Tight budget for next fiscal year
In a special session Monday night, the Town Council approved a $20.9 million budget for the town and schools in the 2009/2010 fiscal year, achieving its goal of a 0 percent tax increase.
Extensive budget revisions on behalf of the school committee and efforts by Town Administrator Bruce Keiser allowed for only a 0.9 percent budget increase next year.
For taxpayers, this is good news. Keiser developed the budget without raising taxes even though a loss in regular revenues to the town will require a tax levy increase of 1.5 percent next year to support expenditures.
He said new growth revenues made up for the loss of regular revenues from general state aid to the town, building permits and losses in other areas.
The school budget was approved at $12.53 million. The town's total budget was approved at $8.37 million, with the con- cession that administrators give the council a recommendation by today on whether to change or eliminate the position of the animal control officer.
Controversy over the value of the animal control officer's position concerned the council.
Councilman William Kelly raised concerns over the number of actual incidents and the amount of money the town spends yearly on the position. He said the ACO in Jamestown is the highest paid in the entire state, budgeted at just under $70,000 in salary, benefi ts and other costs related to the position.
Town Council president Julio DiGiando, Vice President Michael White, and Councilman Robert Sutton Jr. all expressed discomfort in making a personnel decision to modify or eliminate the position, but agreed that the effectiveness of the position needed to be investigated.
"I agree that $70,000 is a lot of money to pay for the amount of work that's being done," said White. "But nobody's told us, no one's brought us that (information) and that should come from the people who are supervising that position."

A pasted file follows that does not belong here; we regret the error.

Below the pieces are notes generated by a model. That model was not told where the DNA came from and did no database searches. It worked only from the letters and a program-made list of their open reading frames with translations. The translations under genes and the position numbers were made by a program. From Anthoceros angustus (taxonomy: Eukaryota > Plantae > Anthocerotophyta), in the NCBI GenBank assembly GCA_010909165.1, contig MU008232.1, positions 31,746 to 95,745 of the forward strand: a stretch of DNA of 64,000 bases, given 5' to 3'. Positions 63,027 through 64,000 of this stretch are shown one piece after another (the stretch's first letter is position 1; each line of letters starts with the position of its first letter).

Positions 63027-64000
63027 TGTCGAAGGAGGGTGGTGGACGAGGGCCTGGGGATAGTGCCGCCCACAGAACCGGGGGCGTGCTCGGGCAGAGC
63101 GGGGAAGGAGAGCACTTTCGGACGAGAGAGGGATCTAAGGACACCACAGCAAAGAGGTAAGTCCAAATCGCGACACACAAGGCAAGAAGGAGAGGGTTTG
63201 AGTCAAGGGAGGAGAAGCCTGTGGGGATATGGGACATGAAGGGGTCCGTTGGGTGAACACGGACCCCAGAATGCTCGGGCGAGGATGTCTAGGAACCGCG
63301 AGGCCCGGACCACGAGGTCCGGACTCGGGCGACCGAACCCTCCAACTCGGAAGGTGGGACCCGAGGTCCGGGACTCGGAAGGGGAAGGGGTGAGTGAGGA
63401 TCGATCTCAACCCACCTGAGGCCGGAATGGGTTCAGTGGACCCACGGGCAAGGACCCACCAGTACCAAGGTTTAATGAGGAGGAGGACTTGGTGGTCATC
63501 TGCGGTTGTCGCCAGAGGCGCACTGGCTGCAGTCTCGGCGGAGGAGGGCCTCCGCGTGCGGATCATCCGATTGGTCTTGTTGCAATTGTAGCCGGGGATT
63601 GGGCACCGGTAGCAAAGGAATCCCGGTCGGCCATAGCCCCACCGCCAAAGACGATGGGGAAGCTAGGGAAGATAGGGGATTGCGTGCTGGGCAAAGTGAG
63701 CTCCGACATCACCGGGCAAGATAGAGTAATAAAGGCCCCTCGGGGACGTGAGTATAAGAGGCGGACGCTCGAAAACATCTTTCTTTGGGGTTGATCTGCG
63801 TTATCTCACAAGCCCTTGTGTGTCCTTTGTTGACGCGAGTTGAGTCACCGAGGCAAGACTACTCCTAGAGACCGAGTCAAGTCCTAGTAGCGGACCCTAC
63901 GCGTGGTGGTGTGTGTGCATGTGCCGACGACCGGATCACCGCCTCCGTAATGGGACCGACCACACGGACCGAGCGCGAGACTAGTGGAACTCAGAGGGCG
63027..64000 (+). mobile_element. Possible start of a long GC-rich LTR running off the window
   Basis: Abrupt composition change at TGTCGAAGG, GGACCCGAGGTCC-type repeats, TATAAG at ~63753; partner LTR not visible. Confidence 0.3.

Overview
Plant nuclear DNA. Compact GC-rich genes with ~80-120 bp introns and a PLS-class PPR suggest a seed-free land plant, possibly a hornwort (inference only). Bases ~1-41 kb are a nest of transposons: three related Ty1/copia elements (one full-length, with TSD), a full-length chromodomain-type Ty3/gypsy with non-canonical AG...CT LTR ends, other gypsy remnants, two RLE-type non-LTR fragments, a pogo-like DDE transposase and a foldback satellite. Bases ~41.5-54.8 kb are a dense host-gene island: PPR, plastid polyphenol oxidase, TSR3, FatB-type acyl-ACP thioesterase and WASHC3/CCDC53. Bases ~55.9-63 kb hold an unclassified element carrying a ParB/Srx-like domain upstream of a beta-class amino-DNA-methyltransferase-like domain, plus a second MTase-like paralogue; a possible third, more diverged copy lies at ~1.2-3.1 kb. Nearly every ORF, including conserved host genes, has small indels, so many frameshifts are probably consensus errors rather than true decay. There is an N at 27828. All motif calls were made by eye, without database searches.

Kelly estimated that every call response by the ACO, 59 were reported last year, cost $1,000. He also commented that 50 percent of the time the ACO was on duty when leash laws were not in effect. Kelly said the position could be executed by police because it often is when the ACO is absent or off duty.
"I think this is the tip of the iceberg," said Kelly. "We need
to make hard choices starting with this council."
The council discussed each budget item in detail.
"These are very lean budgets that each department has proposed," explained Keiser. "In many individual accounts you actually see reductions over previous years."
Most actual budget increases are a result of union labor contract obligations with police, the department of public works and teachers.
"It seems the only areas of increases (in the budget) are areas where we are fulfilling our union obligations," said Kelly.
Several communities have reopened union contracts, but Keiser opted not to negotiate with unions to affect the 2009/2010 budget because all three contracts expire on June 30, 2010. He said he felt it unnecessary since he was able to exact a tax freeze without changing the current union agreements.
Keiser said he spoke with union representatives and they all expressed willingness to work with the town.
"The unions are aware of the changing economic landscape in Jamestown as well as around the state," he said. "They are willing to talk with us about what the costs of their contracts are."
The council urged residents to participate in cost-cutting tactics as well.
Councilwoman Barbara Szepatowski said she is aware that many Jamestowners throw away yard waste, such as leaves and lawn clippings in the central landfill instead of the composting pile.
If the waste products are composted instead disposed of as trash, it will cut costs in waste removal.
Reusable paper bags for yard waste are available at the Secret Garden and True Value Hardware Store in town. If residents with trash pickup use these bags to identify leaves and clippings, it will enable trash haulers to compost these materials easier.
The council also asked residents to reduce light emissions at night by turning off outside lights when they aren't in use.